Biofortification of rice


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A description of the history, variation in methods/ approaches for biofortifying rice, benefits and challenges faced with biofortified rice and consequences for future generations..

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Biofortification of rice

  1. 1. BIOFORTIFICATION OF RICE FOOD BIOTECHNOLOGY PRESENTATION BY EUGENE MADZOKERE 4.1 Biotech Undergrad Student Chinhoyi University of Technology (Zim)
  2. 2. PRESENTATION OUTLINE  INTRODUCTION: -What is Biofortification? -Reason for Rice Biofortification -Micronutrients Biofortified into Rice -Methods used to Biofortify Rice -Where Biofortification is done?   TYPES OF RICE BIOFORTIFICATION IN DETAIL: CONCLUSION: Advantages & Disadvantages?  REFERENCES:
  3. 3. INTRODUCTION: Biofortification: “The development of nutrient dense staple crops using the best traditional breeding practices and modern biotechnology”.  It makes foods more nutritious as plants are growing rather than having nutrients added to plant foods during processing. 
  4. 4. Reason for Rice Biofortification     Rice is a staple food crop for more than one billion poor people The Rice endosperm (starchy & most edible part of rice seed) is deficient in many nutrients including vitamins, proteins, micronutrients, EAAs, etc. The Aleurone layer of dehusked rice grains is nutrient rich but is lost during milling and polishing Unprocessed rice becomes rancid i.e. smelly or unpleasant in taste
  7. 7. Micronutrients Biofortified into Rice:  Vitamin A (Retinol) – Golden Rice  Iron  Zinc  Vitamin B9 (Folic acid/ Folate)  Glycinin
  8. 8. Methods used for Rice Biofortification:  Agrobacterium mediated gene transfer  Particle gene gun method
  9. 9. Where is Biofortification done? India  China  USA  Phillipines  Vietnam  Bangladesh  Japan 
  10. 10. Vitamin A Rice Biofortification:        Done by Prof. Ingo Potreykus & Dr. Peter Beyer Because the rice endosperm lacks vitamin A and; Vitamin A deficiency causes night blindness; impaired vision, epithelial tissue integrity, immune response; hematopoiesis & skeletal growth mostly in young children aged 1-5 years old Biofortification involved introduction of three genes in rice grain via Agrobacterium tumefaciens: 1. phytoene synthase (psy) – daffodil (Narcissus pseudonarcissus) 2. lycopene B - cyclase (crt) – daffodil (Narcissus pseudonarcissus) 3. phytoene desaturase – bacterium (Erwinia uredovora)
  11. 11. Vitamin A Rice Biofortification: Successful production of Golden rice 1 (GR1) and Golden rice 2 (GR2)  GR1- yield of 1.6µg provitamin A/g in endosperm  GR2- higher yield of 31µg/g provitamin A in endosperm by replacement of psy gene from daffodil with a psy gene from maize  72µg of GR2 could provide the recommended daily vitamin A allowance for 1-3 year olds, because they consume 100200g of rice per meal. 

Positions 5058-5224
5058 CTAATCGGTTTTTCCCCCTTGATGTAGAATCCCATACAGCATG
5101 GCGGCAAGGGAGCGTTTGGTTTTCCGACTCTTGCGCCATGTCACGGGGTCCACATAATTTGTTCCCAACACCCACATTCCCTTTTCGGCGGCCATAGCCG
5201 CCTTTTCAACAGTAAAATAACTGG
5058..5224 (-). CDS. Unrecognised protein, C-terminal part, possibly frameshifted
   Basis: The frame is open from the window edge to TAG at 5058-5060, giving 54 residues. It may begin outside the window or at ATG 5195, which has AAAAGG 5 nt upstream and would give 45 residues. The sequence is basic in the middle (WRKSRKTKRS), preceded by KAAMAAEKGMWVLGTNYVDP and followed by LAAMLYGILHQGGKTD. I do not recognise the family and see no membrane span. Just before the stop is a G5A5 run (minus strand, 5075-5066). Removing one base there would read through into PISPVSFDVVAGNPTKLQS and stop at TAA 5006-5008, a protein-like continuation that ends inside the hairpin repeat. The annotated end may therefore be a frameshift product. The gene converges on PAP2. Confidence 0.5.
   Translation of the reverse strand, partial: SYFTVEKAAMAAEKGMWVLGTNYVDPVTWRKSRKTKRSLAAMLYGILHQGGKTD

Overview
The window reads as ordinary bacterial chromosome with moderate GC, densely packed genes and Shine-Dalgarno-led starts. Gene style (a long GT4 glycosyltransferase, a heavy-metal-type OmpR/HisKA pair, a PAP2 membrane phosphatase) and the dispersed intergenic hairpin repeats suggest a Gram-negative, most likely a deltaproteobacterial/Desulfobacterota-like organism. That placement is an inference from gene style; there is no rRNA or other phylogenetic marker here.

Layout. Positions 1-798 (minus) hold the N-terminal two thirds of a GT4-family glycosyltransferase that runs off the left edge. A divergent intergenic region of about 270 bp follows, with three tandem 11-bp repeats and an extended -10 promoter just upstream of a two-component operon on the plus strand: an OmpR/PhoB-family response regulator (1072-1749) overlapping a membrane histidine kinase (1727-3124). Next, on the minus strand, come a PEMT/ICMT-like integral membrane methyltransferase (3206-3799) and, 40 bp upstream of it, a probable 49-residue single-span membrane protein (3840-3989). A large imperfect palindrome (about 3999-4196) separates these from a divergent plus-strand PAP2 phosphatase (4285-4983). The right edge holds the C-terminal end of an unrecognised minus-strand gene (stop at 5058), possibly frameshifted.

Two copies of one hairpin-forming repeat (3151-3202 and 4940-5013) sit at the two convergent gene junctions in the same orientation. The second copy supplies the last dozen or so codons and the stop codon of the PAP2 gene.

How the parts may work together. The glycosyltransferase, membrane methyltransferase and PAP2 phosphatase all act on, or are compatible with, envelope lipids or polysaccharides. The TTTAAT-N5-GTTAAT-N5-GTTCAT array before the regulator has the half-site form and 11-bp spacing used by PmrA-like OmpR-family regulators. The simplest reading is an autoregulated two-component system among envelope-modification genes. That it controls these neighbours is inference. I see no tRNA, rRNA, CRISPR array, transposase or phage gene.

12. 12. Vitamin A Biofortification: Engineering The Carotenoid Biosynthetic Pathway Phytoene synthase GGPP (C20) Phytoene (C40) Phytoene desaturase (PDS) CRT 1 C-Carotene Zeta carotene desaturase (ZDS) Lycopene Lycopene β- cyclase B-carotene Vitamin A
  13. 13. Iron (Fe) Biofortification of Rice: Iron (Fe) is a redox - active constituent of the catalytic site of heme and non-heme iron proteins  Metabolic functions of Fe include: 1. Serving as an element in blood production 2. Serving as a component of enzymes involved in synthesis of collagen & some neurotransmitters 3. Providing a transport medium for electrons within the cells in the form of cytochromes 4. Being a structural component of haemoglobin 
  14. 14. Iron Biofortification of Rice: Consequences of Fe deficiency include: 1. Blood loss leading up to Sickle Cell Anaemia 2. Causes Gastro-intestinal blood loss in men & post-menopausal women Normal RBC Sickled RBC 
  15. 15. Iron Biofortification of Rice:  In the Fe-Rice Biofortification process; 1. Three genes were introduced into a) b) c) the Japonica rice variety: Ferritin – enhances iron storage in grains & was expressed under an endosperm specific promoter. Nicotianamine synthase – was expressed under a constitutive promoter & produces nicotinamine which chelates iron temporarily facilitating its transport in plants Phytase – degrades phytate
  16. 16. Zinc Biofortification of Rice: Zn is an important micronutrient: 1. Critical in tissue growth, wound healing, connective tissue growth & maintenance, immune system function, prostaglandin production, bone mineralization, proper thyroid function, blood clotting, cognitive functions, fetal growth & sperm production 2. It plays an important role in the health of skin, bones, hair, nails, muscles, nerves & brain function.  3. Is required for metabolic activity of enzymes (as a cofactor) involved in repair & replacement of body cells. 4. Its essential for cell division & synthesis of DNA & proteins